13.5 Early and Middle Adulthood: Building Effective Lives
- Review the physical and cognitive changes that accompany early and middle adulthood.
- Describe social changes in early and middle adulthood.
- Describe and differentiate longitudinal and cross-sectional research.
Until the 1970s, psychologists tended to treat adulthood as a single developmental stage, with few or no distinctions made between the various periods that we pass through between adolescence and death. Present-day psychologists realize, however, that physical, cognitive, and emotional responses continue to develop throughout life, with corresponding changes in our social needs and desires. Thus, the three stages of early adulthood, middle adulthood, and late adulthood each have their own physical, cognitive, and social challenges.
In this section, we will consider the development of our cognitive and physical aspects that occur during early adulthood and middle adulthood — roughly the ages between 25 and 45 and between 45 and 65, respectively. These stages represent a long period of time — longer, in fact, than any of the other developmental stages — and the bulk of our lives is spent in them. These are also the periods in which most of us make our most substantial contributions to society, by meeting two of Erik Erikson’s life challenges. That is, we learn to give and receive love in a close, long-term relationship, and we develop an interest in guiding the development of the next generation, often by becoming parents.
Physical and cognitive changes in early and middle adulthood
Compared with the other stages, the physical and cognitive changes that occur in the stages of early and middle adulthood are less dramatic. As individuals pass into their 30s and 40s, their recovery from muscular strain becomes more prolonged, and their sensory abilities may become somewhat diminished, at least when compared with their prime years, which usually occurs during the teens and early 20s (Panno, 2004). Visual acuity diminishes somewhat, and many people in their late 30s and early 40s begin to notice that their eyes are changing and they need eyeglasses. Adults in their 30s and 40s may also begin to suffer some hearing loss because of damage to their cilia, which are the hair cells in the inner ear (Lacher-Fougëre & Demany, 2005). Additionally, it is during middle adulthood that many people first begin to suffer from ailments such as high cholesterol, high blood pressure, and low bone density (Shelton, 2006). Corresponding to changes in our physical abilities, our cognitive and sensory abilities also seem to show some, but not dramatic, decline during this stage.
The stages of both early and middle adulthood bring about a gradual decline in fertility, particularly for women. Eventually, women experience menopause, which is the cessation of the menstrual cycle that usually occurs at around age 50. Menopause occurs because of the gradual decrease in the production of the female sex hormones, estrogen and progesterone, slows the production and release of eggs into the uterus. Women whose menstrual cycles have stopped for 12 consecutive months are considered to have entered menopause (Minkin & Wright, 2004).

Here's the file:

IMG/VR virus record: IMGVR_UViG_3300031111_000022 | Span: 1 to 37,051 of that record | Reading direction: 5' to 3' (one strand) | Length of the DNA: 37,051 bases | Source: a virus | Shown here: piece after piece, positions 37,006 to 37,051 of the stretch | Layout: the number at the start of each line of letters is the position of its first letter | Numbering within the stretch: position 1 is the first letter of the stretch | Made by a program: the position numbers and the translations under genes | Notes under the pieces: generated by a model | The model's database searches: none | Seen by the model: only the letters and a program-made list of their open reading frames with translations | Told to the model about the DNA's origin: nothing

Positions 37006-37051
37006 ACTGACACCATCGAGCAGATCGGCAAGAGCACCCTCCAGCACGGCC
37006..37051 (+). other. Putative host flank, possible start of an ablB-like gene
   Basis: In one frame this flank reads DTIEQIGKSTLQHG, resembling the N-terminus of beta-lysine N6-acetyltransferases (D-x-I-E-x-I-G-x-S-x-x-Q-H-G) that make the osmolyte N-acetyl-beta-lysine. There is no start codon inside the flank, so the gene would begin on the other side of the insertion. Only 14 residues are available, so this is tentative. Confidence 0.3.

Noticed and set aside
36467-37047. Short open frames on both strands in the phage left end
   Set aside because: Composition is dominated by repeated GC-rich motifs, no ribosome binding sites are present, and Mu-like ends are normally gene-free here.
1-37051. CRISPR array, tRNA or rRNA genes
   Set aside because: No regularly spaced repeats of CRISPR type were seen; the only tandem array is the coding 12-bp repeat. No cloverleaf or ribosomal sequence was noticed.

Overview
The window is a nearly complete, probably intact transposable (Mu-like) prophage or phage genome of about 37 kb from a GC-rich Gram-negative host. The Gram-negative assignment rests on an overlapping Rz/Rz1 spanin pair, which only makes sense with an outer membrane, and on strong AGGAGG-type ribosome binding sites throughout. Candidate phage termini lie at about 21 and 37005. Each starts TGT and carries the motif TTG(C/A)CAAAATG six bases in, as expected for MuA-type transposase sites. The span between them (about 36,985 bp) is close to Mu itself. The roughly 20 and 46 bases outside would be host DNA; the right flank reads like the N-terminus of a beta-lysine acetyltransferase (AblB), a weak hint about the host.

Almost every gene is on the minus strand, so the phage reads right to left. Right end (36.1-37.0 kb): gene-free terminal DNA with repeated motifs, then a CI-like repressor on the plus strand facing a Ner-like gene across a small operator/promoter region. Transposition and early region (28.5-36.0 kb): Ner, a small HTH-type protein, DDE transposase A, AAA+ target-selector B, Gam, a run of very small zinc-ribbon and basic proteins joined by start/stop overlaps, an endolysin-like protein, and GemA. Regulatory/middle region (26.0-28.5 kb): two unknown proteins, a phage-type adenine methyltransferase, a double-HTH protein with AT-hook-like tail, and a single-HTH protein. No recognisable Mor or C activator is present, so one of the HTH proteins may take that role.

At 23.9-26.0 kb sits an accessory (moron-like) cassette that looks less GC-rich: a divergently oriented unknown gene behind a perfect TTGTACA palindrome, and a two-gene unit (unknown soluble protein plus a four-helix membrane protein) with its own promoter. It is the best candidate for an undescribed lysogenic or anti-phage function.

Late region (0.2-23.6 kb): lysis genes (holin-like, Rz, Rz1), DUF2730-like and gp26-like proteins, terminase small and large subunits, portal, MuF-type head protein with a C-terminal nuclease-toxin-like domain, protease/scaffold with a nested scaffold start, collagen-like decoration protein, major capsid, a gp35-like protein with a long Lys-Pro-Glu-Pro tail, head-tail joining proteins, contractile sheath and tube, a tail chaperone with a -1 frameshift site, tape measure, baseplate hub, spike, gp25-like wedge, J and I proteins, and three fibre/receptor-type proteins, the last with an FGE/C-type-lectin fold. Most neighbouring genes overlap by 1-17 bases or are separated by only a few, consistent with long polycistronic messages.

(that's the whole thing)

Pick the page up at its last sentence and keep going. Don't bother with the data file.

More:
Researchers have found that women’s responses to menopause are social as well as physical, and they vary substantially between both individuals and cultures. Within individuals, some women may react more negatively to menopause, worrying that they have lost their femininity and that their final chance to bear children is over, whereas other women may regard menopause more positively, focusing on the new freedom from menstrual discomfort and unwanted pregnancy. In Western cultures such as in Canada, women are likely to see menopause as a challenging and potentially negative event, whereas in India, where older women enjoy more social privileges than do younger ones, menopause is more positively regarded (Avis & Crawford, 2008).
Menopause may have evolutionary benefits. Infants have better chances of survival when their mothers are younger and have more energy to care for them, and the presence of older women who do not have children of their own to care for, but who can help out with raising grandchildren, can be beneficial to the family group. Also consistent with the idea of an evolutionary benefit of menopause is that the decline in fertility occurs primarily for women, who do most of the child care and who need the energy of youth to accomplish it. If older women were able to have children, they might not be as able to effectively care for them. Most men never completely lose their fertility, but they do experience a gradual decrease in testosterone levels, sperm count, and speed of erection and ejaculation.
Social changes in early and middle adulthood
Perhaps the major marker of adulthood is the ability to create an effective and independent life. Whereas children and adolescents are generally supported by parents, adults must make their own living and must start their own families. Furthermore, the needs of adults are different from those of younger persons.
Even though the timing of the major life events that occur in early and middle adulthood varies substantially among individuals, the events nevertheless tend to follow a general sequence, known as a social clock. The social clock refers to the culturally preferred “right time” for major life events, such as moving out of the childhood house, getting married, and having children. People who do not appear to be following the social clock (e.g., young adults who still live with their parents, individuals who never marry, and couples who choose not to have children) may be seen as unusual or deviant, and they may be stigmatized by others (DePaulo, 2006; Rook, Catalano, & Dooley, 1989).